If we do not take adequate measures to prevent security breaches, maintain adequate internal controls or fail to implement new or improved controls, this data, including personal information, could be misappropriated or confidentiality could otherwise be breached. We could be subject to liability if we inappropriately disclose any client’s personal information, or if third parties are able to penetrate our network security or otherwise gain access to any client’s name, address, portfolio holdings, or other personal information. Any such failure could subject us to claims for identity theft or other similar fraud claims or claims for other misuses of personal information, such as unauthorized marketing or unauthorized access to personal information. In addition, such events would cause our clients to lose their trust and confidence in us, which may result in a material adverse effect on our business, results of operations and financial condition.

We may not be able to prevent unauthorized use of our intellectual property, which could reduce demand for our products and services, adversely affect our revenues and harm our competitive position.

We rely primarily on a combination of copyright, trade secret, trademark and anti-unfair competition laws and contractual rights to establish and protect our intellectual property rights in our brand, trade names, trademarks, trade secrets, proprietary database and research reports and other intellectual property rights distinguish the products we distribute and our services from those of our competitors. We cannot assure you that the steps we have taken or will take in the future to protect our intellectual property or prevent piracy will prove to be sufficient. Implementation of intellectual property-related laws in China has historically been lacking, primarily due to ambiguity in the PRC laws and enforcement difficulties. Accordingly, intellectual property rights and confidentiality protection in China may not be as effective as those in the United States or other countries. Current or potential competitors may use our intellectual property without our authorization in the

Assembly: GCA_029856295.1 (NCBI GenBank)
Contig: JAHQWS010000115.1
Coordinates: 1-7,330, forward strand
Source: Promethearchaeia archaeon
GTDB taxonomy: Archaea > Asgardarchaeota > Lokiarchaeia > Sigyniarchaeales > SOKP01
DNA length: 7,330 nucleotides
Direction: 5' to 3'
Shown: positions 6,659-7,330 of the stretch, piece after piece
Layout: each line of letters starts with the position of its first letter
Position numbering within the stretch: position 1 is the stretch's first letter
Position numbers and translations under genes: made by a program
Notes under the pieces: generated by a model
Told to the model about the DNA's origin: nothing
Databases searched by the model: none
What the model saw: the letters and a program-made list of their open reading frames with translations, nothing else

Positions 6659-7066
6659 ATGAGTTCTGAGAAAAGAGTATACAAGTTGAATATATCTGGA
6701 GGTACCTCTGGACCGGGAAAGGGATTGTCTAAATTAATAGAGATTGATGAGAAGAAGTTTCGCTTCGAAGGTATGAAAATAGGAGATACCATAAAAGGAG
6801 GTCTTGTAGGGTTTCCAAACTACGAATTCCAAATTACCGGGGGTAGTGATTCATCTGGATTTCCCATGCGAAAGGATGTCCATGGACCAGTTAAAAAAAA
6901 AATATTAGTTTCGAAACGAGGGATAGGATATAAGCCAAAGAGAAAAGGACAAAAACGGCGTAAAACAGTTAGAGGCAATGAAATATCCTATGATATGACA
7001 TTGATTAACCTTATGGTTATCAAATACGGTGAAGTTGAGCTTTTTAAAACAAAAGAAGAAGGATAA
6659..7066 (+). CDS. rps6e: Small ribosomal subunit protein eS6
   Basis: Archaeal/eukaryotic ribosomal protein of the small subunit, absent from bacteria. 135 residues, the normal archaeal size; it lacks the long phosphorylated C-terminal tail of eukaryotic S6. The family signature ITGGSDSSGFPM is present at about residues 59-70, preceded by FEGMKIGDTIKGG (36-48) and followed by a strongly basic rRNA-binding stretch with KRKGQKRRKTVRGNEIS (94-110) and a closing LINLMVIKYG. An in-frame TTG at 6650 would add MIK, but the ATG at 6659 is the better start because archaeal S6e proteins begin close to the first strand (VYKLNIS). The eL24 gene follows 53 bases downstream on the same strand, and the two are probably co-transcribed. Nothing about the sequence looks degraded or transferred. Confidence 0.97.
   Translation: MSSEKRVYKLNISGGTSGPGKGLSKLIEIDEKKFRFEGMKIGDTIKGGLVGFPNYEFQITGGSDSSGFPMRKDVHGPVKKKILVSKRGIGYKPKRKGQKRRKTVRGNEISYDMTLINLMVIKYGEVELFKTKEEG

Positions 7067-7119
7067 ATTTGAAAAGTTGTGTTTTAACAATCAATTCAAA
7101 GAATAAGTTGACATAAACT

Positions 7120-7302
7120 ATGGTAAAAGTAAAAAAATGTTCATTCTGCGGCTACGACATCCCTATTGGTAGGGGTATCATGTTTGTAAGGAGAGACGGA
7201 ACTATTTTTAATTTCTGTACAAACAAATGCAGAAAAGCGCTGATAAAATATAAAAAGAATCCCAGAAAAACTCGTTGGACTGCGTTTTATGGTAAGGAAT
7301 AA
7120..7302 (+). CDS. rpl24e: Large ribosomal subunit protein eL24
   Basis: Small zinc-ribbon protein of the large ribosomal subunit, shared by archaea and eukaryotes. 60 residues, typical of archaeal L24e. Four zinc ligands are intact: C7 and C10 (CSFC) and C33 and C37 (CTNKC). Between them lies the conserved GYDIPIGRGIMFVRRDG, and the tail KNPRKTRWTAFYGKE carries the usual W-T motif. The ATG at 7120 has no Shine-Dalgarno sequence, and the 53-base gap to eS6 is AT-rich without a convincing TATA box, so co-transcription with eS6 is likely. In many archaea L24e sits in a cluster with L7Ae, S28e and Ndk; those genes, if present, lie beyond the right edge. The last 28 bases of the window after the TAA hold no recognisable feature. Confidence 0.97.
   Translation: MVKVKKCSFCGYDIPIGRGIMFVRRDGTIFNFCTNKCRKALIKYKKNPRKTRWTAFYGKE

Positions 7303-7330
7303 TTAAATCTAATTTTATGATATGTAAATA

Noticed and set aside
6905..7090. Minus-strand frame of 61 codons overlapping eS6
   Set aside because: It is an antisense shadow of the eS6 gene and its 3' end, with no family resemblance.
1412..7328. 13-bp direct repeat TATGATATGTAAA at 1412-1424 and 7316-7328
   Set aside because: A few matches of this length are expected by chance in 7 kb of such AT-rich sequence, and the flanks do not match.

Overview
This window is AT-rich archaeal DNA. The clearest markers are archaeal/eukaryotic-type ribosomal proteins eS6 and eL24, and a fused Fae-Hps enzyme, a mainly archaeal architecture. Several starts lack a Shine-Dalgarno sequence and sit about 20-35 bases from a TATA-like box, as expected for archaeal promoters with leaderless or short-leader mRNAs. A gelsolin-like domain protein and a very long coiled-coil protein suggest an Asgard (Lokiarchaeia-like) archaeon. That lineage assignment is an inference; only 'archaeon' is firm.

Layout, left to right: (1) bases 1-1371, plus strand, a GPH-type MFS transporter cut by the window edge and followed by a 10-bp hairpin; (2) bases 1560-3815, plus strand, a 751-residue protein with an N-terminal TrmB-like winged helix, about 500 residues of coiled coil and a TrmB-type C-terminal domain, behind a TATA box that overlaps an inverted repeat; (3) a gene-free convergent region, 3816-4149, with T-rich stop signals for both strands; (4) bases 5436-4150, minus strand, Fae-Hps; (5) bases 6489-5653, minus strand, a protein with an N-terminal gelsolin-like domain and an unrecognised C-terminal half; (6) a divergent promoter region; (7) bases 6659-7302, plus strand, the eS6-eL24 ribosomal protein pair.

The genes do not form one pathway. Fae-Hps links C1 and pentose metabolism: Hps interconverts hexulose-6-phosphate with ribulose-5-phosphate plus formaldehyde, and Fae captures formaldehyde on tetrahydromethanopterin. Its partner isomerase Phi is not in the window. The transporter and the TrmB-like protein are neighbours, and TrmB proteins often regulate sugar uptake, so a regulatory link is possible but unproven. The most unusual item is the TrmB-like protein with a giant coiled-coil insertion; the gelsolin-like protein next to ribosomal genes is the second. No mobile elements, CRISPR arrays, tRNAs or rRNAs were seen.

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development of products and services that are substantially equivalent or superior to ours, which could reduce demand for our solutions and services, adversely affect our revenues and harm our competitive position. Even if we were to discover evidence of infringement or misappropriation, our recourse against such competitors may be limited or could require us to pursue litigation, which could involve substantial costs and diversion of management’s attention from the operation of our business.

We may face intellectual property infringement claims that could be time consuming and costly to defend and may result in the loss of significant rights by us.